The market recognizes that companies with high ratings for environmental, social and governance (ESG) factors are lower risk than other companies and the market rewards them accordingly. In the hierarchy of factors that count with investors and markets in general, governance is ranked highest and then environment, followed closely by social factors.  A recent scandal involving Volkswagen cheating U.S. diesel emissions tests sent company shares plunging and exposed Volkswagen to potentially up to $18 billion in federal fines. As a result, the trust of Volkswagen’s customers and the public has been undermined and the company will now face intense legal scrutiny. Despite numerous instances of proven corporate disregard, there has been a notable rise over recent years in attention to the management of ESG issues. However, a common challenge for many companies is whether managing ESG issues really help create value and how to quantify the value of ESG initiatives?

“Companies that are considered leaders in ESG policies are also leading the pack in stock performance by an average of 25%.” —Goldman Sachs[1]

The responsible investment strategy that many companies embrace today is based on the view that the effective management of environmental, social and governance issues is not only the right thing to do, but is also critical to value creation. Responsible investors believe that companies which are successful in avoiding ESG risks while capturing ESG opportunities will outperform over the longer term. When it comes to environmental issues, for example, environmental challenges can present opportunities for value creation (i.e. generation of incremental revenue from new technologies, products and markets such as sustainable products and services). Investors also share the view that ESG issues have the potential to materially impact the valuation of investments over the longer term. According to a survey of the private equity industry conducted by PricewaterhouseCoopers[2], environmental and social issues are considered to some extent during investment appraisals. The survey results further reveal that while there has been progress in developing and implementing responsible investment strategies over recent years, there has been lack of a policy on ESG issues and systems in place to measure value created from ESG initiatives (particularly for initiatives addressing environmental and social issues).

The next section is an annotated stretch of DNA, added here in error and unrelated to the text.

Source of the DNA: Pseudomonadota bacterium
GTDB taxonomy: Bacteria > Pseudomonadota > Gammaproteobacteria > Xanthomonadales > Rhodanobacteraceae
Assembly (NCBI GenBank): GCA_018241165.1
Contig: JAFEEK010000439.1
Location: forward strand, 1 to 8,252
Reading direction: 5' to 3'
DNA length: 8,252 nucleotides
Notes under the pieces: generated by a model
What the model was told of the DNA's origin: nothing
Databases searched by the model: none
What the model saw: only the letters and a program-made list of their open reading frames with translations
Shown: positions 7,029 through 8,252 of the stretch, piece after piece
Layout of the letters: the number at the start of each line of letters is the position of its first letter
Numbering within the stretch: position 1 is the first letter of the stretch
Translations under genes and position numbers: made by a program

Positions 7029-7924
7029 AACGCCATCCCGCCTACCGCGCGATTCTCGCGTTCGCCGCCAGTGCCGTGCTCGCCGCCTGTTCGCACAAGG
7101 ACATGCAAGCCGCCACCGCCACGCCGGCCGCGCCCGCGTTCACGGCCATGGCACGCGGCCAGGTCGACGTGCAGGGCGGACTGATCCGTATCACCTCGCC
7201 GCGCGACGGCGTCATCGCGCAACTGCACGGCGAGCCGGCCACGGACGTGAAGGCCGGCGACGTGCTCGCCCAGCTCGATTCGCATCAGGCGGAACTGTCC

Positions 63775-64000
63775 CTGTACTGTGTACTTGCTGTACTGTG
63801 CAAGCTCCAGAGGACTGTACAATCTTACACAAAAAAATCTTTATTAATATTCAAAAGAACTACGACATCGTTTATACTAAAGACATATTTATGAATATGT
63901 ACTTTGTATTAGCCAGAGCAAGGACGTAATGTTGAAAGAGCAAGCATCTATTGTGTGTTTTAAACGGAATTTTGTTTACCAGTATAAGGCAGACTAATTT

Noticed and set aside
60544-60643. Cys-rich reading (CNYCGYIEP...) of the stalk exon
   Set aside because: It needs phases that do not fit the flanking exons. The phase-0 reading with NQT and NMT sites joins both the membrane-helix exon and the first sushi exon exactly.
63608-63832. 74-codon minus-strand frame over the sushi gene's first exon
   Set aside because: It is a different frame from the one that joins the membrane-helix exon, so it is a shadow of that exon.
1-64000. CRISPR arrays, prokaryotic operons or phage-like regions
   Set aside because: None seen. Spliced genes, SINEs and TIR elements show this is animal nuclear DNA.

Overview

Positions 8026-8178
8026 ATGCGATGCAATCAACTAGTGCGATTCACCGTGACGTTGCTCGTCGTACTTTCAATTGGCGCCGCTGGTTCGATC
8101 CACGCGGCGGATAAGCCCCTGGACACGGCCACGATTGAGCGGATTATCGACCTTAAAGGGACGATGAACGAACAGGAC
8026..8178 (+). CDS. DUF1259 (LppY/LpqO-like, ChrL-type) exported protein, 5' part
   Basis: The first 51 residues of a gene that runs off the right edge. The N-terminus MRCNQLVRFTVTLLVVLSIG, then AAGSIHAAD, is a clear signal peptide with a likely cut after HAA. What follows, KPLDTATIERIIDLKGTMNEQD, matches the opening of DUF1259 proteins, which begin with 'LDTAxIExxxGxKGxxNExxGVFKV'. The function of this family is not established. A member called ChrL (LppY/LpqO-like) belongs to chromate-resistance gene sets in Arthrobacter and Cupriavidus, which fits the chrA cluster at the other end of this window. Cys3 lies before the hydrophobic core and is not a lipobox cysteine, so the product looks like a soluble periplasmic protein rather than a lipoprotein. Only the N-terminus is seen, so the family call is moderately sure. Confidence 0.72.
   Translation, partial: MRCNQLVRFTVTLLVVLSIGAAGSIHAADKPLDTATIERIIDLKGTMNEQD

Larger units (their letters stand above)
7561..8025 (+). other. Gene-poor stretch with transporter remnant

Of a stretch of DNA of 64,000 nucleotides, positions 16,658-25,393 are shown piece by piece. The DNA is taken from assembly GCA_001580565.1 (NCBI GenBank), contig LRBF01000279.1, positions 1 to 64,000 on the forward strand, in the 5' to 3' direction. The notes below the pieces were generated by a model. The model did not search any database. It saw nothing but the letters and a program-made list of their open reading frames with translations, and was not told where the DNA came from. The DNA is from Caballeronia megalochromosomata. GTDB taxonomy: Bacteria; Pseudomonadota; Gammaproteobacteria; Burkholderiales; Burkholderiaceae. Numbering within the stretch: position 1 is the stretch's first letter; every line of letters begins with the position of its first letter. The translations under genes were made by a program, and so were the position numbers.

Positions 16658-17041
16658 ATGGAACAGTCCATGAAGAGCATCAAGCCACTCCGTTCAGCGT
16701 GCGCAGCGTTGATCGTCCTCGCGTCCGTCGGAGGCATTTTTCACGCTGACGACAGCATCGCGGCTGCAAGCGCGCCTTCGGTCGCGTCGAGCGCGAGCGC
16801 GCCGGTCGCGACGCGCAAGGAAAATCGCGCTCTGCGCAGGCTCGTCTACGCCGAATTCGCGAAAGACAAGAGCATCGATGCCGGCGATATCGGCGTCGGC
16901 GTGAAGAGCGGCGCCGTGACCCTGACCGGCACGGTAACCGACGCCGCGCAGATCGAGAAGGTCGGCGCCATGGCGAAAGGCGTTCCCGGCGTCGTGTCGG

So, what motivates companies to pursue a responsible investment strategy? Some of the most common drivers include risk management, interest from investors, opportunities for cost savings and operational efficiencies, direction from upper management and regulation. Reputation and competitive differentiation also drive a responsible investment strategy, but the importance of these drivers will dissipate eventually given that the need for managing ESG issues has been arising.